A friend once told me that they’re tired of being frisked by security personnel at the airport due to the tough security measures. They exclaimed, “Why should I remove my shoes all the time?” Another one would complain about the belt that must be removed as well. The problem is that bad people do horrible things. They kill people, blow up airplanes, while some others do something unthinkable – go to the most vulnerable place on earth to take the life of those who are yet to witness the true beauty of life – kindergarten or school.
Written and directed by Shelley Thompson, “Duck Duck Goose” is perhaps the most shocking and terrifyingly real film that tells the story of any parent’s worse nightmare. It’s early morning, the teacher (Francince Deschepper) in the class is teaching alphabets to the kids. All are happy. Suddenly, the voice of a woman is heard through the speaker warning about Duck Duck Goose. It’s a secret code that indicates the school must go on lockdown. The teacher begins playing the game with children to ease their fear. It’s the moment when all are being locked in a hiding place, while one student who’s left outside of the room asks for someone to let her in. It’s up to the teacher to decide to open the door or not? Either decision can be devastating – whether to save one life or risk losing more.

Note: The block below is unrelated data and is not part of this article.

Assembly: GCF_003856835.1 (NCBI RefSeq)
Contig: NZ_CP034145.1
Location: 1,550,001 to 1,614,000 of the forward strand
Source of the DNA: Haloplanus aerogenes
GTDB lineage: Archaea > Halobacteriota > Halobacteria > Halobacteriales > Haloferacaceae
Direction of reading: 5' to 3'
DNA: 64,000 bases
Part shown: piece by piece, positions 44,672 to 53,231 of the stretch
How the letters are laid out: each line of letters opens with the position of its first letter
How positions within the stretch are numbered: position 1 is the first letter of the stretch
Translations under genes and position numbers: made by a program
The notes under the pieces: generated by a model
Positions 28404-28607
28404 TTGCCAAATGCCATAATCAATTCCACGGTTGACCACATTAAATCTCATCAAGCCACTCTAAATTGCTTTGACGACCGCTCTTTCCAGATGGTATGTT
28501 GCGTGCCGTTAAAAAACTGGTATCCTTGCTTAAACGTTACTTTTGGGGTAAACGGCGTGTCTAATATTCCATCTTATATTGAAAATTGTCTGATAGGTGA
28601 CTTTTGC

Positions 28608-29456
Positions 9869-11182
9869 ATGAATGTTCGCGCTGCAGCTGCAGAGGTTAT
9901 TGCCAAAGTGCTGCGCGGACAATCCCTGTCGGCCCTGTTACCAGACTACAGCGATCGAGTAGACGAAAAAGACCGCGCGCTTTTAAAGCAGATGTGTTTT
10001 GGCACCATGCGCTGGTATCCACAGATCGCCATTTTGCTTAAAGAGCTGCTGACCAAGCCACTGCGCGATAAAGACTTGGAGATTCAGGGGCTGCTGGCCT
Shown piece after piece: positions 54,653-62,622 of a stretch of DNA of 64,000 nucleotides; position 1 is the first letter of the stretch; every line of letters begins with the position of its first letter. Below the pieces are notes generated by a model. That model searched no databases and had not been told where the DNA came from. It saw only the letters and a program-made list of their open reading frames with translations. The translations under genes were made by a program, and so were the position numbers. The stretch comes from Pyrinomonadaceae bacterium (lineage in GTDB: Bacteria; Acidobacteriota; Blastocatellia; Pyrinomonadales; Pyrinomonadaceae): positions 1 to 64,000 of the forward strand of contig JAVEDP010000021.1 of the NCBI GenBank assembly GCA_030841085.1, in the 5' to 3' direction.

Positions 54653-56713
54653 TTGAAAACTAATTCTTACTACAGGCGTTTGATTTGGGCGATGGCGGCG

It’s incredible that it took six minutes for writer/director Shelley Thompson to tell such an incredible yet devastating story many kids are going through every year. Whether it was Columbine High School massacre, Sandy Hook Elementary School shooting, Forest High School, and many more, the reality of “Duck Duck Goose” is even more heartbreaking when the kids at such a young age must fear for their life or being locked in a room expecting something horrible to happen. And that alone is enough to grade Thompson’s attempt as most impactful, truthful, and descriptive.